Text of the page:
Cooling Gel Sheets for Fever Reduction: FSA Eligibility
FSA Eligible Pain & Fever Reducers
What are cooling gel sheets for fever reduction?
Cooling gel sheets are designed to be single-use products that are placed on the forehead to provide cooling relief that can assist in reducing a fever, as well as providing relief in the event of headaches and migraines. These products are available for both children and adults, and since they do not utilize any medication, they can be used in conjunction with other medicines and do not require a prescription for reimbursement like other OTC medications.
These gel sheets are water-based, but maintain their shape thanks to a special polymer and utilize menthol as a cooling agent on the skin. The cooling effects of these sheets can last up to 8 hours, and they can even be cut into shapes to fit appropriately. These sheets do not require refrigeration, and they can be affixed and removed easily and painlessly.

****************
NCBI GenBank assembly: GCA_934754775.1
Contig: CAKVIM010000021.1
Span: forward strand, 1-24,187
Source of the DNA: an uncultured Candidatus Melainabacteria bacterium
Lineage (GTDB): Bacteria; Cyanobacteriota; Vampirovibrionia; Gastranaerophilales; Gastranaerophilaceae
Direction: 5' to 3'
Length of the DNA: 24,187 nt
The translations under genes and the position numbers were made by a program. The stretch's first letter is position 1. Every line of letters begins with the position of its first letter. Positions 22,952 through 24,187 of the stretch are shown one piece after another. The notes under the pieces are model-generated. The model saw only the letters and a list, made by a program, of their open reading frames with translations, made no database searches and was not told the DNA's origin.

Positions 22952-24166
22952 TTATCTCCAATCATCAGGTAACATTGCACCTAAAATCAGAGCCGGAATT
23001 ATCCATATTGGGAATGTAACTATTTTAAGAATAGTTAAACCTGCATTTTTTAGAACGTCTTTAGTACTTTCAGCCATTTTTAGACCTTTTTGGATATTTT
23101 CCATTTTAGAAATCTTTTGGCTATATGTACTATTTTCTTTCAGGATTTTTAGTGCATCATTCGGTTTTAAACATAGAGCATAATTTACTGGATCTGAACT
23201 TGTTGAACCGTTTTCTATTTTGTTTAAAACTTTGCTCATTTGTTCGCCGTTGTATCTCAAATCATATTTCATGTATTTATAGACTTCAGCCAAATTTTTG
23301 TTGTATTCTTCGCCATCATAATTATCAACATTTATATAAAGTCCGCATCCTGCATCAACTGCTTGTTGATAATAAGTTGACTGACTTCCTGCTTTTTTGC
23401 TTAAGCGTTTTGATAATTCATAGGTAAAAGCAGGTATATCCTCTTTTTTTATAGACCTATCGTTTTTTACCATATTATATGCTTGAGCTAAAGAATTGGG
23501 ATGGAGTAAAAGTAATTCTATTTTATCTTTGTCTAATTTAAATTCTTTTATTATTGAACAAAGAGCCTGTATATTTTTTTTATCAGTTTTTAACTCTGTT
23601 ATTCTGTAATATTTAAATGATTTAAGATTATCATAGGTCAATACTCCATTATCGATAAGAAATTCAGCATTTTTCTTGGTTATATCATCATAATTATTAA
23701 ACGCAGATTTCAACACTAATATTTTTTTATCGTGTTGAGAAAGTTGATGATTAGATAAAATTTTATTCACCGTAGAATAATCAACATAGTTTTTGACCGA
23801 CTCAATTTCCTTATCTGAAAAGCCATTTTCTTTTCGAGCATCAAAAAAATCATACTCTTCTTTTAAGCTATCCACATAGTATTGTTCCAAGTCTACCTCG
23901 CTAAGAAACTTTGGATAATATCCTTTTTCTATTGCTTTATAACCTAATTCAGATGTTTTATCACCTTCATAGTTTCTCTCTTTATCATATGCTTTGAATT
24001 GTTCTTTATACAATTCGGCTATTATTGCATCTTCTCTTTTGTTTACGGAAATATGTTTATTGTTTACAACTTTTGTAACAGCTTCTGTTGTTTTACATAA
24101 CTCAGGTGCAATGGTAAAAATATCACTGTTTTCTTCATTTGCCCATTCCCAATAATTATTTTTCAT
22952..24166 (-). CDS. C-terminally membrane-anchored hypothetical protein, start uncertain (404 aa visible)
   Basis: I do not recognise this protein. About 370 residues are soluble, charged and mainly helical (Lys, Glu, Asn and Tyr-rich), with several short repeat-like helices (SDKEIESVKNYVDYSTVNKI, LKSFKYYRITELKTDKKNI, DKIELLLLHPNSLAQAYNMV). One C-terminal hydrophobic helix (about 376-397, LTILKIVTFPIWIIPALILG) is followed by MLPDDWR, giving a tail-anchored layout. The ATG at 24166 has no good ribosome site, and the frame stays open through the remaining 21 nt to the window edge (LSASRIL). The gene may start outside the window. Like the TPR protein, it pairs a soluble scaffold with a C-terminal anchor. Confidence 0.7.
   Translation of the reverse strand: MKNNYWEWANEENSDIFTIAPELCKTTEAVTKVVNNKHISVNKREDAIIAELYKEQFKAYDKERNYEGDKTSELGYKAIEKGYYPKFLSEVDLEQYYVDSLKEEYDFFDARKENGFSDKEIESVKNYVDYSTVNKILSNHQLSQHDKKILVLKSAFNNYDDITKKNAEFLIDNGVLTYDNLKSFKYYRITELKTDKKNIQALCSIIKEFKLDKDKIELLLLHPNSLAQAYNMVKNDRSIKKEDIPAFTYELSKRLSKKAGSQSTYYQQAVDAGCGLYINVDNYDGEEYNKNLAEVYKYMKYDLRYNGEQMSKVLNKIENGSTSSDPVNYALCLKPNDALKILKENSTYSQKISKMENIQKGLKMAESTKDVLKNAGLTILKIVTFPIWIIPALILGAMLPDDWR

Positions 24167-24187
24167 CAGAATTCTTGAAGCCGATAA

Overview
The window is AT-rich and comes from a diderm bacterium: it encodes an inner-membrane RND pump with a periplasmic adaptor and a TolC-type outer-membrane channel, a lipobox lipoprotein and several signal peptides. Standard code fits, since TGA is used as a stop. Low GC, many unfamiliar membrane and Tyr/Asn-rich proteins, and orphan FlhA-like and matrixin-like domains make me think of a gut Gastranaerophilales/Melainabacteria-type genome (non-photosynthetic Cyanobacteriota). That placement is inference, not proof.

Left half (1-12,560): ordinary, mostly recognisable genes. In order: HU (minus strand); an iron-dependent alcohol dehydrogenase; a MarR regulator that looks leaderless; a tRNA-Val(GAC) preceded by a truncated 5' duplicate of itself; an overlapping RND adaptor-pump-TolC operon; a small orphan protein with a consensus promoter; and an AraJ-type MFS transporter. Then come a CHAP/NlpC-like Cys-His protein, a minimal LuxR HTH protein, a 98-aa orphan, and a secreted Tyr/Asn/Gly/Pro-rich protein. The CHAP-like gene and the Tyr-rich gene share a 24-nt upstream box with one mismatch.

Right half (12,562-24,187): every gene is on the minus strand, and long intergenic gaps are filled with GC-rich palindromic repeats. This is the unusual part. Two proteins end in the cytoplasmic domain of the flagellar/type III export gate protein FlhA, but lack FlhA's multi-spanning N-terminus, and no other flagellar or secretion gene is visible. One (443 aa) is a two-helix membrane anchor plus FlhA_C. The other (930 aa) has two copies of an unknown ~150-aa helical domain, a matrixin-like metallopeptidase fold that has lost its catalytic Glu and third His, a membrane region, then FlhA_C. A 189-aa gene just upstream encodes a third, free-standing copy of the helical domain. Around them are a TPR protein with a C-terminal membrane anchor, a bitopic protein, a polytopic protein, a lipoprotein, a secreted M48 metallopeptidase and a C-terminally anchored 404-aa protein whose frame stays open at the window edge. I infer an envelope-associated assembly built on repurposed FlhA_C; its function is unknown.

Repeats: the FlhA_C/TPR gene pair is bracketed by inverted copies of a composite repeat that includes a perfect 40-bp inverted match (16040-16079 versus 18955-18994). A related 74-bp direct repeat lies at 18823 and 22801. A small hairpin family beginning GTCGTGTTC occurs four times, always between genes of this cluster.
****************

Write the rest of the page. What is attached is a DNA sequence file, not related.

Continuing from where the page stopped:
How do cooling gel sheets treat headaches?
In addition to being used as fever reducers, cooling gel sheets are also helpful in providing relief to headache symptoms. Cooling has been used as a treatment method for headaches dating back to the 19th century, and can be used to lessen the pain associated with headaches, but not completely eliminating it altogether. In part, some physicians believe that cooling pads have benefits that are rooted in psychology, as some patients have experienced immediate relief while others report nominal results. Ideally, these cooling sheets used in conjunction with common pain relief medications are extremely effective in alleviating headache pain.
In particular, cooling sheets have been found to be very effective in treating migraine auras, or the perceptual disturbances that could accompany the onset of a migraine. Cooling gel sheets could be effective in treating some of these aura symptoms associated with migraines, such as blurred vision, eye pain and numbness by providing relief during the beginning stages of these headaches and providing a distraction from the pain and discomfort of the migraine (Los Angeles Times).